Paving a path to business excellence

October 15, 2019 By    

What is the state of our industry? Why isn’t the propane industry growing? Do our operating practices create consumer confidence and trust?

Poorly maintained tanks can frustrate customers and damage the reputation of the entire industry. Photo: Federico

Poorly maintained tanks can frustrate customers and damage the reputation of the entire industry. Photo: Federico

As I considered these questions, I recalled past travels where I passed propane facilities and observed the condition of tanks – at storage and customer locations. I also have had conversations with propane customers and industry employees about their experiences using propane. One fact I have concluded is the propane industry needs to restore the customer service and facility appearance practices that built our industry. Specifically, these questions formed the basis for my conclusion.

1. What is the condition of installed tanks? Sadly, many installed tanks on visible roads are dirty, rusted and have faded decals. As one industry veteran told me, “We’ve gotten away from the priority of taking care of our tanks.” We’ve forgotten that a customer’s top objection to using propane is having a tank in the yard. A dirty, rusted tank exacerbates the customer’s dislike of having a propane tank in the yard. Yes, caring for thousands of installed tanks is a big job. But the alternative is having tanks that look bad and damage the entire propane industry’s reputation. A propane marketer meticulous with tank maintenance can create a marketing advantage by simply promoting the message that they take care of their tanks.

2. What is the condition of the bulk plant? The bulk storage facility is a billboard for the propane marketer and the industry. Yet, when a bulk plant visible from heavily trafficked roads is dirty, rusted and unkempt, ask yourself – would I want to do business with a company like that?

3. Can the consumer easily buy propane at the marketer’s facility? A customer who can buy propane for a grill cylinder without having to leave the cylinder and return later is a happy customer. Alas, many marketers do not offer the ability to fill portable cylinders or RVs while the customer waits. Making cylinder refills easy and convenient says the customer’s needs are a priority. Additionally, as a propane vehicle owner, finding marketers who can refill my truck’s propane tank while I’m on the road is like finding a needle in a haystack.

4. What advice does the propane marketer give the homeowner whose water heater just went out? If the response is “call your plumber,” then you’re risking that gas load being switched to electricity. If the propane marketer does not sell water heaters, they should refer a reliable plumbing partner who will keep the gas load while serving the customer well. About 8 percent of the propane industry’s 7 million residential customers, or 560,000, will replace their water heaters annually due to age. For a business with 2,000 customers, that’s 160 water heater changes per year.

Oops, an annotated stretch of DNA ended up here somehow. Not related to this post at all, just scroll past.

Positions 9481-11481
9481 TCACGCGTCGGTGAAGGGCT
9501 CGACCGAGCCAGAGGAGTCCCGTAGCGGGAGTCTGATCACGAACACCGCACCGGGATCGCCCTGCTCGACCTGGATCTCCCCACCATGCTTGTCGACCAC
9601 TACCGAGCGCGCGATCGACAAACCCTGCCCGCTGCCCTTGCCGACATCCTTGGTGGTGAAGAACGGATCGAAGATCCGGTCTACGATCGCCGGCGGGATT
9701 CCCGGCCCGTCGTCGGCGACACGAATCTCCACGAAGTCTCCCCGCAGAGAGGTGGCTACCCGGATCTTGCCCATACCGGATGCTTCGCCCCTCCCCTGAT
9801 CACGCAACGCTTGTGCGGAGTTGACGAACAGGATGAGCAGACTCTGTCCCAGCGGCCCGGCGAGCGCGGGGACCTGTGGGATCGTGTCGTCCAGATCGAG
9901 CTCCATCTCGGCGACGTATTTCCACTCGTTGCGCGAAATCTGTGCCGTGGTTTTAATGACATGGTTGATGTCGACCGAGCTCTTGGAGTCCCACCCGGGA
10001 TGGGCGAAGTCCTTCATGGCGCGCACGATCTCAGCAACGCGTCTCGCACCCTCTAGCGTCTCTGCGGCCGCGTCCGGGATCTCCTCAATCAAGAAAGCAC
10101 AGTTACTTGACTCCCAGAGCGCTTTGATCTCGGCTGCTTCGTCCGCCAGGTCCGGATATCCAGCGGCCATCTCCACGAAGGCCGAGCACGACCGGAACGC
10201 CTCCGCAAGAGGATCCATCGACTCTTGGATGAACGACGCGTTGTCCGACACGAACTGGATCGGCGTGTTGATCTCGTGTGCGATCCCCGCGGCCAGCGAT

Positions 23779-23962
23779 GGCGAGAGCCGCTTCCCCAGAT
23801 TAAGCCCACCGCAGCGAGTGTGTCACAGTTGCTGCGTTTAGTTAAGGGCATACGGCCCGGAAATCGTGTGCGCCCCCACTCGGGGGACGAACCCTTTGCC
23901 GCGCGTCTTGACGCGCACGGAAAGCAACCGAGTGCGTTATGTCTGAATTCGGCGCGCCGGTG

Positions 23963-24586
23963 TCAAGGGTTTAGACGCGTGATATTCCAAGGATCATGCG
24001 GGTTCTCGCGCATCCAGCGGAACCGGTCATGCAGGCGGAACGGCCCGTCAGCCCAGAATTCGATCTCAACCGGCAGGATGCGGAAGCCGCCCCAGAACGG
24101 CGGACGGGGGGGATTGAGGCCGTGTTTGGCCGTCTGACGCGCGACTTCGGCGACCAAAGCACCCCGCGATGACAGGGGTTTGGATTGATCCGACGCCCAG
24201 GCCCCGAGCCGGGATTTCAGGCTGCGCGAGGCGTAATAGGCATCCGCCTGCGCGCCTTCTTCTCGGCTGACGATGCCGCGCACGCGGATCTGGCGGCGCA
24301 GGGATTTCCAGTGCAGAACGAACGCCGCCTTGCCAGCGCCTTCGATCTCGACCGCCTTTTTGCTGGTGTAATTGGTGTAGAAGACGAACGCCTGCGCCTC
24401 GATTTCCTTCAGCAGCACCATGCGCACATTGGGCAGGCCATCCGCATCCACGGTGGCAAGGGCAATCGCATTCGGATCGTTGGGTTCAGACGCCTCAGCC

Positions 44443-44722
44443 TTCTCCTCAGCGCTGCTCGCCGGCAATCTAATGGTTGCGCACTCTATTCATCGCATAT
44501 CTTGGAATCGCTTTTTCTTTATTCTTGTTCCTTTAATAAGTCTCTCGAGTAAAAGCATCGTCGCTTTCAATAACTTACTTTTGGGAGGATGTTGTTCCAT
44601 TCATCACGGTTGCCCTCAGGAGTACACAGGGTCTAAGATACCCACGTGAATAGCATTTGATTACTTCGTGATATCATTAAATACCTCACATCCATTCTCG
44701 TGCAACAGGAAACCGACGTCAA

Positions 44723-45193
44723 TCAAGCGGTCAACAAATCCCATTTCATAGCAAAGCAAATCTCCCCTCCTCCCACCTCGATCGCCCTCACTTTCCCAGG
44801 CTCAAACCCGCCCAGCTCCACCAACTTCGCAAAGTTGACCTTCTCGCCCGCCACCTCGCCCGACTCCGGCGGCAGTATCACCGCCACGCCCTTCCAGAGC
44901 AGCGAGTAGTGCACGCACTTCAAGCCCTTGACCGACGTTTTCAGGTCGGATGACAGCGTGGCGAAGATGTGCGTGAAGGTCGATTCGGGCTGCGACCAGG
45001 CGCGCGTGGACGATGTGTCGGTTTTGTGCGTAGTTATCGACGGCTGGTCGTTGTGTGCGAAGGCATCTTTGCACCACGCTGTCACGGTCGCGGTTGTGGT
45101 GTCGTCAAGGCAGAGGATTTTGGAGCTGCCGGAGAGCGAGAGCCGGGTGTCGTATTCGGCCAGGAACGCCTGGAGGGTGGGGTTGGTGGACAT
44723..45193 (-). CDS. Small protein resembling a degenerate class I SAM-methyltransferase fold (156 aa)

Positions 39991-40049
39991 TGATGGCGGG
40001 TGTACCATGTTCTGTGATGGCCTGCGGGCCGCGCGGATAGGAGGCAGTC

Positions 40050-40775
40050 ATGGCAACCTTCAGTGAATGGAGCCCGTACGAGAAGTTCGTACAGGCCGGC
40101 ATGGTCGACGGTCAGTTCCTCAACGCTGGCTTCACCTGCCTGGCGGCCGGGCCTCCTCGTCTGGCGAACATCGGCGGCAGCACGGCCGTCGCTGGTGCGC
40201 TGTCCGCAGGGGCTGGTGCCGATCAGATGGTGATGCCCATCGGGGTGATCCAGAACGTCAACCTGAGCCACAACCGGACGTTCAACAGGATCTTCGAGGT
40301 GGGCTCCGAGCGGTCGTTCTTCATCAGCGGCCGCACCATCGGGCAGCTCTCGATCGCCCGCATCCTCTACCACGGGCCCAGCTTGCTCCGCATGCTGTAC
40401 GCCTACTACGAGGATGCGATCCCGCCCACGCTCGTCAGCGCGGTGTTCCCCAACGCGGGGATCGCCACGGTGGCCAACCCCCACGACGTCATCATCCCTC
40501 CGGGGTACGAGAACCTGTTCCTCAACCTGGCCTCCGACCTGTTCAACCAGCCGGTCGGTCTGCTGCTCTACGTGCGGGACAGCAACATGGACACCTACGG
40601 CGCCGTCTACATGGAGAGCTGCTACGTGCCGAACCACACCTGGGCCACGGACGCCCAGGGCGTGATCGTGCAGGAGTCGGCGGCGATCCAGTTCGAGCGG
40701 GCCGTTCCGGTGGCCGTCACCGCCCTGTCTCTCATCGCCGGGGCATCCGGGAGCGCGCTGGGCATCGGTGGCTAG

5. Can the customer easily reach the propane marketer? Propane is a people business. The propane consumer often wants to connect with a person, especially when their need creates stress. When the customer is unable to reach their propane supplier, especially in the winter, frustration takes over and consumer confidence is lost. A common propane consumer complaint is difficulty in reaching their local propane supplier. Marketers who tackle this challenge with effective solutions by answering customer calls or enabling personal contacts in a timely manner create competitive advantages.

Customers judge excellence on the total experience of doing business with a propane company – and by transference, our industry. While delivering gas is paramount, we must ensure that the entire experience of doing business with our industry is the best it can possibly be for each customer.

Propane marketers who focus on these five questions will grow gallons and retain customers while building the reputations of their businesses and the industry.

Randy Doyle is a 30-year propane industry veteran who serves on the PERC council and on the NPGA board of directors.

1 Comment on "Paving a path to business excellence"

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  1. Excellent article for safety practices , equipment ( tanks )maintenance